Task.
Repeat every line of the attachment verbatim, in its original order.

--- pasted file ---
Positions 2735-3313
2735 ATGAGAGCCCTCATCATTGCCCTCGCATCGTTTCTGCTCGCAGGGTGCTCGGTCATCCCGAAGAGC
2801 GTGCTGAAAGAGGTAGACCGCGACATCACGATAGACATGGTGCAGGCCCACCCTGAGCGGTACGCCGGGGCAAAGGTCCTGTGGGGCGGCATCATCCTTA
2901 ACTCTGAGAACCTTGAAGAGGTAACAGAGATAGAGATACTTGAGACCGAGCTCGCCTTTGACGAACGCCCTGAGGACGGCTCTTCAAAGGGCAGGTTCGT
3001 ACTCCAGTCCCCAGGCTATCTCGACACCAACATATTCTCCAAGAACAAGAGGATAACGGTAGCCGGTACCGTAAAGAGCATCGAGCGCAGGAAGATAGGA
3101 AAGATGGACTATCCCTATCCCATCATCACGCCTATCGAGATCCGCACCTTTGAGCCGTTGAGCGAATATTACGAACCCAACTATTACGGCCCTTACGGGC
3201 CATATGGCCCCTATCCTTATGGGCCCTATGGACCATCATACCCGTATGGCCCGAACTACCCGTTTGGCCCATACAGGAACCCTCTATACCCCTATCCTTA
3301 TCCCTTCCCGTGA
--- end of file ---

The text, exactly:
Positions 2735-3313
2735 ATGAGAGCCCTCATCATTGCCCTCGCATCGTTTCTGCTCGCAGGGTGCTCGGTCATCCCGAAGAGC
2801 GTGCTGAAAGAGGTAGACCGCGACATCACGATAGACATGGTGCAGGCCCACCCTGAGCGGTACGCCGGGGCAAAGGTCCTGTGGGGCGGCATCATCCTTA
2901 ACTCTGAGAACCTTGAAGAGGTAACAGAGATAGAGATACTTGAGACCGAGCTCGCCTTTGACGAACGCCCTGAGGACGGCTCTTCAAAGGGCAGGTTCGT
3001 ACTCCAGTCCCCAGGCTATCTCGACACCAACATATTCTCCAAGAACAAGAGGATAACGGTAGCCGGTACCGTAAAGAGCATCGAGCGCAGGAAGATAGGA
3101 AAGATGGACTATCCCTATCCCATCATCACGCCTATCGAGATCCGCACCTTTGAGCCGTTGAGCGAATATTACGAACCCAACTATTACGGCCCTTACGGGC
3201 CATATGGCCCCTATCCTTATGGGCCCTATGGACCATCATACCCGTATGGCCCGAACTACCCGTTTGGCCCATACAGGAACCCTCTATACCCCTATCCTTA
3301 TCCCTTCCCGTGA